Outsmarting the River of Doom
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Fun with Boats and Ships Preschool and Primary
Boats Small Header River of Doom Title

Charlie, Manuel, and Jamal are brave adventurers. They like to follow rivers through unexplored territories. They travel in a canoe because it is a lot easier than walking through the woods carrying heavy packs of supplies on their backs.

Our adventurers know that the water in rivers always flows downhill. This makes canoeing easier if you want to go in the same direction that the water is flowing. It's a bit more work to paddle the other way, against the current, but it is possible.

The downhill flow of water is not a problem for boats unless you come to a place where the river drops quickly, like in rapids or over a waterfall, dangers that could spell doom for these three adventurers!

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Our explorers might have wrecked their canoe if they had gone over this waterfall!

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If a boat is small, like their canoe, you could empty everything out, carry the boat past the waterfall, put everything back in, and continue your journey.

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Another choice would be to transfer everything from one boat above the falls to another below (if you had a second boat).

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You could build a canal around the waterfall but then the river would just race around in the new path. It could still be dangerous.

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There is a safe solution to this problem. First, dig a canal, but don't connect it to the river at either end just yet.

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Then build a lock. Start with walls along part of the canal.

Build doors called gates at both ends. Add some pipes and valves to let water through. (Roll over this picture with your mouse to see the gates open and close.)

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Dig out the last dirt to connect with the river at both ends and let the water flow into your canal.


Now our explorers have a safe and easy way to get past the waterfall. Charlie and Manuel will climb out of the canoe to operate the lock. They start with the gates closed.

The water on the side of the lock where the canoe waits is the same height as the river before it flows over the waterfall. The water inside the lock, between the sets of gates, is the same height as the river after it goes over the waterfall. The water outside the second gate is the same height as the water between the gates.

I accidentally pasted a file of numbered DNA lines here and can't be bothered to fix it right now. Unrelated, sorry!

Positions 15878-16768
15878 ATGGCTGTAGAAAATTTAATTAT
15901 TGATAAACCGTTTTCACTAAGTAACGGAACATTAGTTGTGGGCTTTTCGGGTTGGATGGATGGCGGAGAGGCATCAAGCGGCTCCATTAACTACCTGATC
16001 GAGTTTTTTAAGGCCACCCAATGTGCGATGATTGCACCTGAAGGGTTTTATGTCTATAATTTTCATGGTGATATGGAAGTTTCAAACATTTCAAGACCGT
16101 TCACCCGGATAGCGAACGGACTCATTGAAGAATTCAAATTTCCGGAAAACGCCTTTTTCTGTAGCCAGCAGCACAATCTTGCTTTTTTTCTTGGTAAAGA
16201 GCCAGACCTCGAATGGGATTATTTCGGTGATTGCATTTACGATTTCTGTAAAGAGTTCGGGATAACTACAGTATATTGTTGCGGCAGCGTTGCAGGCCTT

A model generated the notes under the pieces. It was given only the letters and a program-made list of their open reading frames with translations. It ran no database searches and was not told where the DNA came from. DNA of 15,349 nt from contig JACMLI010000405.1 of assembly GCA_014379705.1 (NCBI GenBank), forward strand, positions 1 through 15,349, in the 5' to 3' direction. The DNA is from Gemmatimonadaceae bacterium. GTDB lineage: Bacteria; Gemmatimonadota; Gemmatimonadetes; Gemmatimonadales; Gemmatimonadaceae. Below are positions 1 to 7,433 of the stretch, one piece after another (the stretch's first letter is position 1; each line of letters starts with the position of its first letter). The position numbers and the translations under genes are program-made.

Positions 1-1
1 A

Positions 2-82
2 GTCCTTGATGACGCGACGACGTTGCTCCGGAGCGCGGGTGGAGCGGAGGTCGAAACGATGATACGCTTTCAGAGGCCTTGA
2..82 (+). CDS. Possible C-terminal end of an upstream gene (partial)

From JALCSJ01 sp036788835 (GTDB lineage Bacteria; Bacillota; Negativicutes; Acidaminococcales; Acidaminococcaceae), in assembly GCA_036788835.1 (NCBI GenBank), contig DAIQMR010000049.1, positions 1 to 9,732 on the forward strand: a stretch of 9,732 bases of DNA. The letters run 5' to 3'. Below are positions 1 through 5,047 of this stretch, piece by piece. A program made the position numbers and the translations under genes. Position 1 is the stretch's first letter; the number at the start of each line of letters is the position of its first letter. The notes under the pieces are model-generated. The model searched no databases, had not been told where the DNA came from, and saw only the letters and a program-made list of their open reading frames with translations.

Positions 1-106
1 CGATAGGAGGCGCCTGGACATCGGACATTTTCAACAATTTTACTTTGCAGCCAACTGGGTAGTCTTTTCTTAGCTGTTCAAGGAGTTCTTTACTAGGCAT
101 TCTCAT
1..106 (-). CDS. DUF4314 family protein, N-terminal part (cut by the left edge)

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Charlie turns a handle to open a valve and lets water into the lock.

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The lock fills up to the same level as the water where the canoe is.

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Charlie and Manuel open the first two gates by pushing on long wooden levers.

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Jamar paddles the canoe into the lock. Charlie and Manuel close the gates and then Charlie opens a different valve and lets water flow slowly out of the lock.

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The level of the water in the lock goes down until it matches the water outside the second set of gates. Jamal and the canoe go down, too.

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Charlie and Manuel open the second set of gates, let the boat out, close the gates again, and walk down to get back into the canoe with Jamal.

Safe Journey

Finally, our explorers are safely on their way again, without wrecking and without having to unload their boat. They are happy.

Locks are a great invention, but the surprising and amazing thing about locks is, you can go through them backwards, from the low side to the high side! If one of our explorers forgot his teddy bear and wanted to go home, they would paddle back to the lock, open the gate, paddle inside, close the gate, open the valve to fill the lock, open the other gate, paddle out (now on the high side), close that gate, and paddle home.

Busy Lock

Because locks make it possible to go around dangerous obstacles, boats of all sizes can go up and down the river. A lock could be so busy that someone has to be there all the time to help people go through.

Questions about rivers and locks:
Why does water in rivers flow downhill?

Is it easier to paddle a canoe downstream or upstream?

Name three ways you could get past a waterfall with your boat and supplies. Which way would be easiest?

Why do locks need to have gates and valves?

Can you name three parts of a lock? What are they?

If you went on a three-day canoe trip, what would you take with you?

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2014 Jerry Jindrich. All rights reserved. Revised 1/25/2016.

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